Italy in southern Europe is one of our homeschool countries-of-the-week, so why not spend a few minutes today learning about one of Italy’s World Heritage Sites: the Early Christian Monuments of Ravenna.
As the Roman Empire declined and split into Western and Eastern halves during the third and fourth centuries, Ravenna came to supplant Rome as the Western Empire’s chief city:
The serial property Early Christian Monuments of Ravenna in north-east Italy consists of eight monuments, namely the Mausoleum of Galla Placidia, the Neonian Baptistery, the Basilica of Sant’Apollinare Nuovo, the Arian Baptistery, the Archiepiscopal Chapel, the Mausoleum of Theodoric, the Church of San Vitale and the Basilica of Sant’Apollinare in Classe, built between the 5th and 6th centuries AD. These religious monuments, decorated with precious marble, stuccos and mosaics, reflect the major historical, political and religious events that took place in Ravenna, which became the capital of the Western Roman Empire in 402 AD, and remained prominent as the first Ostrogothic and then Byzantine capital in Italy through the fifth and sixth centuries.
The Mausoleum of Galla Placidia, small but lavishly decorated in the inside with inspiring mosaics against a dark blue background, reflects the Western Roman architectural tradition. The Neonian Baptistery, ornate with its inlaid marble, stuccos and multi-coloured mosaics in the cupola, is the finest and most complete surviving example of an Early Christian baptistery. From the peak of the Goths’ reign, the Arian Baptistery preserves mosaics showing the baptism of Christ and iconographic details that reflect principles of the Arian faith. The Basilica of Sant’Apollinare Nuovo was also built during the reign of Theodoric as a Palatine chapel, with mosaics in traditional Roman style that also show a strong Byzantine influence. The Mausoleum of Theodoric is a unique and singular architectural work, constructed out of large blocks of Istrian stone around a central space, and is the only surviving example of a tomb of a barbarian king of this period. The Archbishop’s Chapel, on the other hand, is the only orthodox monument built during Theodoric’s reign. The Basilica of San Vitale, from the time of Justinian, is one of the highest creations of Byzantine architecture in Italy, and combines elements from both the Western and Eastern traditions. Lastly, five kilometres from Ravenna we find the Basilica of Sant’Apollinare in Classe, an imposing building with its impressive forms, cylindrical bell tower, spacious interiors and rich marbles and mosaics.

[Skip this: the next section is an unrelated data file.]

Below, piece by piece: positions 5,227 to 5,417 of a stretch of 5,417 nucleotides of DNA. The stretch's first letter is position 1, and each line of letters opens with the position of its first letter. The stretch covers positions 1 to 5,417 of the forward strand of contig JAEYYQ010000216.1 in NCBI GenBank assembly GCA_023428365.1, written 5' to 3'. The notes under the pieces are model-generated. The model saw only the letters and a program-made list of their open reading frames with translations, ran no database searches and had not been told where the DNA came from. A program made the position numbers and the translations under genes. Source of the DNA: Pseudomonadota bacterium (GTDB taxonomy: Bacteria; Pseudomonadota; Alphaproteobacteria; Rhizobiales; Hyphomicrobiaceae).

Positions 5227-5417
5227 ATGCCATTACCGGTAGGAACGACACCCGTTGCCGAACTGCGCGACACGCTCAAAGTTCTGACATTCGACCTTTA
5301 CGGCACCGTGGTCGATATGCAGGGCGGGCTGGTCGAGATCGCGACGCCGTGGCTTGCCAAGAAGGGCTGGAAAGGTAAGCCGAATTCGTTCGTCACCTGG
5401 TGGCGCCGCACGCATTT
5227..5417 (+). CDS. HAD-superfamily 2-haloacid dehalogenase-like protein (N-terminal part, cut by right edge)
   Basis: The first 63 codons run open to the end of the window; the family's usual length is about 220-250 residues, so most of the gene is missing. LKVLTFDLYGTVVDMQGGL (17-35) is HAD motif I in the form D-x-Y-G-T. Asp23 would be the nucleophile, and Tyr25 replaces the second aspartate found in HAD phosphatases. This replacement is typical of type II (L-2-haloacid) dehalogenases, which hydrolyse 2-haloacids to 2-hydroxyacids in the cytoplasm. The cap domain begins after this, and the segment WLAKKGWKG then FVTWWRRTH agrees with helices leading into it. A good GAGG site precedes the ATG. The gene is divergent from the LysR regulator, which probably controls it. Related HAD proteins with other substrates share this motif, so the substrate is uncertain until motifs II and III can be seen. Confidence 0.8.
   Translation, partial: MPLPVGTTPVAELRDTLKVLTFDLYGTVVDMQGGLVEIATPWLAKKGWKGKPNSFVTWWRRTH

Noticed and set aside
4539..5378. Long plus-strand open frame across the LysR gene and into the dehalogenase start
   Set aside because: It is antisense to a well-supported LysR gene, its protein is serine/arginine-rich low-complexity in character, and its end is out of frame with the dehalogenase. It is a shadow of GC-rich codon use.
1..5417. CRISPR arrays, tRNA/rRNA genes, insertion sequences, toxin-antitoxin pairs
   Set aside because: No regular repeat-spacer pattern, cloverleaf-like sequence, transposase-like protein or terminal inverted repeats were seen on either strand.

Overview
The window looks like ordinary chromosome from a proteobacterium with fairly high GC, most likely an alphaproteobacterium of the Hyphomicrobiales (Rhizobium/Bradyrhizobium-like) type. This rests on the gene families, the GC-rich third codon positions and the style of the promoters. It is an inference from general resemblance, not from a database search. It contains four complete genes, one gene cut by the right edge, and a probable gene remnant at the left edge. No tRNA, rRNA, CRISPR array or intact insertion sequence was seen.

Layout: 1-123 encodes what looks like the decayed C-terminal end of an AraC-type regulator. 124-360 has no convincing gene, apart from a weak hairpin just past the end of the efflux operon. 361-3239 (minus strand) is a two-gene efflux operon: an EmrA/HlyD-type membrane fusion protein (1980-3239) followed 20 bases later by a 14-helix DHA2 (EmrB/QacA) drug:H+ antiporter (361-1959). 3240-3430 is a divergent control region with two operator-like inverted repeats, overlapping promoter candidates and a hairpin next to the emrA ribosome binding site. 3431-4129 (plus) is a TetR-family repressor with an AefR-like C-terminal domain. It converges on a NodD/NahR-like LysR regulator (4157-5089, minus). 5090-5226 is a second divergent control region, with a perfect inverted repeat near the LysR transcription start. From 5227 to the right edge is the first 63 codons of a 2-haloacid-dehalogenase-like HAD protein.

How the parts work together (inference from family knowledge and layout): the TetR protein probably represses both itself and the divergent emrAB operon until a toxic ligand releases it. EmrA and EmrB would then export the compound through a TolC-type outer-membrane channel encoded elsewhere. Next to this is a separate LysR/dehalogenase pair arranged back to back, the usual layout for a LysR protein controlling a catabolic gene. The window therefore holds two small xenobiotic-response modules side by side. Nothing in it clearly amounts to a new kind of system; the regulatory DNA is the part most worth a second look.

The Early Christian buildings of Ravenna are unique testimonies of the artistic contacts and developments in a highly significant period of the cultural development in Europe. They constitute an epitome of religious and funerary art and architecture during the 5th and 6th centuries AD. The mosaics are among the best surviving examples of this form of art in Europe and have added significance due to the blending of western and eastern motifs and techniques. (World Heritage Centre #788)
You can find a gallery of additional photos of the Early Christian Monuments of Ravenna on the World Heritage Centre’s website.
World Heritage Sites are cultural or natural landmarks of international significance, selected for recognition by the United Nations Educational, Scientific, and Cultural Organization. More than 1000 such sites have been recognized in over 160 countries, and we feature one every Wednesday, drawn from one of our homeschool countries-of-the-week. You can find a complete list of World Heritage Sites online at the World Heritage Centre and in Wikipedia.
The World Heritage Centre also has a free and comprehensive World Heritage education kit for teachers, as well as a wonderful full-color wall map of World Heritage Sites, available for the cost of shipping. Why not add them both to your own homeschool library. 🗺
What world treasures are you exploring in your homeschool this Orion Term? 😊
❡ Books in the running brooks: You can always turn to your River Houses almanac, atlas, and history encyclopedia for more information about any of our countries-of-the-week. The almanac has profiles of all the nations of the world on pages 752–859; the endpapers of the atlas are indexes that will show you where all of the individual national and regional maps may be found; the history encyclopedia includes national histories on pages 489–599; and you can find additional illustrations, flags, and other mentions through the indexes in each of these volumes. For an ideal little lesson, just write the name of the Weekly World Heritage Site on your homeschool bulletin board, find its location in your atlas, read the WHC’s brief description aloud, look at a picture or two, and you’re done. Over the course of the year, without even realizing it, your students will absorb a wealth of new historical, geographical, and cultural information. 🇮🇹
❡ The great globe itself: This is one of our regular Homeschool States & Countries posts featuring historical and natural sites of international importance. Download a copy of our River Houses World Heritage Calendar and follow along with us as we tour the planet, and add your name to our weekly mailing list to get great homeschool teaching ideas delivered right to your mailbox all through the year. 🌍